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LLVM team released LLVM 8.0, earlier this week. LLVM is a collection of tools that help develop compiler front ends and back ends. LLVM is written in C++ and has been designed for compile-time, link-time, run-time, and “idle-time” optimization of programs that are written in arbitrary programming languages.

LLVM 8.0 explores known issues, major improvements and other changes in the subprojects of LLVM. There were certain issues in LLVM 8.0.0 that could not be fixed earlier (before this release). For instance, clang is getting miscompiled by trunk GCC, and “asan-dynamic” is not able to work on FreeBSD.

Other than the issues, there is a long list of changes that have been made to LLVM 8.0.0.

Non-comprehensive changes to LLVM 8.0.0

  • llvm-cov tool can export lcov trace files with the help of the -format=lcov option of the export command.
  • The add_llvm_loadable_module CMake macro has been deprecated. The add_llvm_library macro with the MODULE argument can now help provide the same functionality.
  • For MinGW, references to data variables that are to be imported from a dll can be now accessed via a stub. This will further allow the linker to convert it to a dllimport if needed.
  • Support has been added for labels as offsets in .reloc directive.
  • Windows support for libFuzzer (x86_64) has also been added.

Other Changes

  • LLVM IR:  The Function attribute named speculative_load_hardening has been introduced. This will indicate that Speculative Load Hardening should be enabled for the function body.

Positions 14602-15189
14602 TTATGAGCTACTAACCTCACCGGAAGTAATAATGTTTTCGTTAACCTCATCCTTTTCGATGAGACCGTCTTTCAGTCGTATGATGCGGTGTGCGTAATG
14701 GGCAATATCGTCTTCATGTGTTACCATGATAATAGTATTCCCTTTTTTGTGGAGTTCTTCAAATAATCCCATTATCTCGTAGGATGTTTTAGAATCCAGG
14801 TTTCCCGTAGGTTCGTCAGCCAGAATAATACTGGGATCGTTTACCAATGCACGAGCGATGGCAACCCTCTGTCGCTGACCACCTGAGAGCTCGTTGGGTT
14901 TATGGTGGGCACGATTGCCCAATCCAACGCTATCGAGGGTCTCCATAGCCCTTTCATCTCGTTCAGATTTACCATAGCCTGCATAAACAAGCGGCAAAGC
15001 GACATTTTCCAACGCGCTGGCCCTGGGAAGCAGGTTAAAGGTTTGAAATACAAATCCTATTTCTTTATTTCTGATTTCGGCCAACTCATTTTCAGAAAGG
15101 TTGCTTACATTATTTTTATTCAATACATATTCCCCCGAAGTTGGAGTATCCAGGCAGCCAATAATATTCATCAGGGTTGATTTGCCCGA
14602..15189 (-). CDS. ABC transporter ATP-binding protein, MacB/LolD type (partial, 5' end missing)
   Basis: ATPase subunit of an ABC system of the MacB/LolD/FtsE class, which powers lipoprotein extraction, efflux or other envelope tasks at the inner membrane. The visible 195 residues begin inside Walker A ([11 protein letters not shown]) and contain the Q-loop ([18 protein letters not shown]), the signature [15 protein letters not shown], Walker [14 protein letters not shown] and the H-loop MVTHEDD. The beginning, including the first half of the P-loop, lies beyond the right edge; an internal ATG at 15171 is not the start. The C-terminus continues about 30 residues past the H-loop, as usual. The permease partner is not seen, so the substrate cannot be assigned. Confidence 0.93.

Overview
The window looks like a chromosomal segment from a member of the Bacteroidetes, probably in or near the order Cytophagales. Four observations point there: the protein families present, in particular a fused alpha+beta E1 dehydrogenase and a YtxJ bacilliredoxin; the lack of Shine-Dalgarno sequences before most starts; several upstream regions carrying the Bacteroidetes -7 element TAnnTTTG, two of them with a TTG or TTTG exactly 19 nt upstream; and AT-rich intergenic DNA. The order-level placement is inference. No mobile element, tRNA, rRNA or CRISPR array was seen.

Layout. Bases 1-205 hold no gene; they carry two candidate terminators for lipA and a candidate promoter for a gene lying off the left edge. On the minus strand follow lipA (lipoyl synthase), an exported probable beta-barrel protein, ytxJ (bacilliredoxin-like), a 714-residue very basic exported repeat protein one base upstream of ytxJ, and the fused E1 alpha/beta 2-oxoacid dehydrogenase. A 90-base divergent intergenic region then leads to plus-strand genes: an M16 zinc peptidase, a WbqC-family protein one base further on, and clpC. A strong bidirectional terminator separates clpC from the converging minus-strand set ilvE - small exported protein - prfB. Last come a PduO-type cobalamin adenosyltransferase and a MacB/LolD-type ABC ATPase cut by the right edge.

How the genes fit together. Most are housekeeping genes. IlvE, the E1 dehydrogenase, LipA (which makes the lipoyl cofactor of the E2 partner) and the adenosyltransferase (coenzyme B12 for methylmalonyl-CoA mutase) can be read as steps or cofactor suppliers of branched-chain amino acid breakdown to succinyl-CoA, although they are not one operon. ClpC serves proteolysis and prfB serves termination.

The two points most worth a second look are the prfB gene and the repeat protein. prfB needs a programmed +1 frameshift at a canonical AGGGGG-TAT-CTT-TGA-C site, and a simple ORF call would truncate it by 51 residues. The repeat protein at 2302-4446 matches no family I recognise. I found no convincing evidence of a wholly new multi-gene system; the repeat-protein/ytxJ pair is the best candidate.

• JIT APIs: ORC (On Request Compilation) JIT APIs will now support concurrent compilation. The existing (non-concurrent) ORC layer classes, as well as the related APIs, have been deprecated. These have been renamed with a “Legacy” prefix (e.g. LegacyIRCompileLayer). All the deprecated classes will be removed in LLVM 9.
  • AArch64 Target: Support has been added for Speculative Load Hardening. Also, initial support added for the Tiny code model, where code and the statically defined symbols should remain within 1MB.
  • MIPS Target: Support forGlobalISel instruction selection framework has been improved. ORC JIT will now offer support for MIPS and MIPS64 architectures. There’s also newly added support for MIPS N32 AB.
  • PowerPC Target: This has now been switched to non-PIC default in LLVM 8.0.0. Darwin support has also been deprecated. Also, Out-of-Order scheduling has been enabled for P9.
  • SystemZ Target: These include various code-gen improvements related to improved auto-vectorization, inlining, as well as the instruction scheduling.

Other than these, changes have also been made to X86 target, WebAssembly Target, Nios2 target, and LLDB.

For a complete list of changes, check out the official LLVM 8.0.0 release notes.

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Tech writer at the Packt Hub. Dreamer, book nerd, lover of scented candles, karaoke, and Gilmore Girls.